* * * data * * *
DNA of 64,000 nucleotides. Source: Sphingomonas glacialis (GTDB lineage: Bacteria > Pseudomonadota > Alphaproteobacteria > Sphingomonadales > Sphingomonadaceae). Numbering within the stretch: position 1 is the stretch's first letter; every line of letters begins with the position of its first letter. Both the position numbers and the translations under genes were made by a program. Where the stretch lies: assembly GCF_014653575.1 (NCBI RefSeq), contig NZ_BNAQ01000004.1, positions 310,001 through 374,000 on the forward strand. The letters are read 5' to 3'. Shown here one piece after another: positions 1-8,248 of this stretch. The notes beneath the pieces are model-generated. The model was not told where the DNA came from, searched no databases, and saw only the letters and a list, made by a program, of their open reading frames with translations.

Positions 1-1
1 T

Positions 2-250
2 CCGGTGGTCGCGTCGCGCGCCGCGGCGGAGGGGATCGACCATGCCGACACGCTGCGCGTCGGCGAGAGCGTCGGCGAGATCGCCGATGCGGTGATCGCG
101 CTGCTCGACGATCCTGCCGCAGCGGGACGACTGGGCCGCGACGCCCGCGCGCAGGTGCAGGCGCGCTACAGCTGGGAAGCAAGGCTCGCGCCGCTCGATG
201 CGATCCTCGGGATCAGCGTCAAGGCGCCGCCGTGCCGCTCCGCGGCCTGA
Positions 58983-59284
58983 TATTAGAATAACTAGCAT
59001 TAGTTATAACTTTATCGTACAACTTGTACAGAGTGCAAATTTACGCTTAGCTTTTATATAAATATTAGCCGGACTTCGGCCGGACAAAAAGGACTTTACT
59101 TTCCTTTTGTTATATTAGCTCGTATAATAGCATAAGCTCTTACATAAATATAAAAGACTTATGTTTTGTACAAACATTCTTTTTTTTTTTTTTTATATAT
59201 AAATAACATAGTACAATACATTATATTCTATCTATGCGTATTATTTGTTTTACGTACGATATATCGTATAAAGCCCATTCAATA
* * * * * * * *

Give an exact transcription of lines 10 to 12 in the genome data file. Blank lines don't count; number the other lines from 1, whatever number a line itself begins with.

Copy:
59001 TAGTTATAACTTTATCGTACAACTTGTACAGAGTGCAAATTTACGCTTAGCTTTTATATAAATATTAGCCGGACTTCGGCCGGACAAAAAGGACTTTACT
59101 TTCCTTTTGTTATATTAGCTCGTATAATAGCATAAGCTCTTACATAAATATAAAAGACTTATGTTTTGTACAAACATTCTTTTTTTTTTTTTTTATATAT
59201 AAATAACATAGTACAATACATTATATTCTATCTATGCGTATTATTTGTTTTACGTACGATATATCGTATAAAGCCCATTCAATA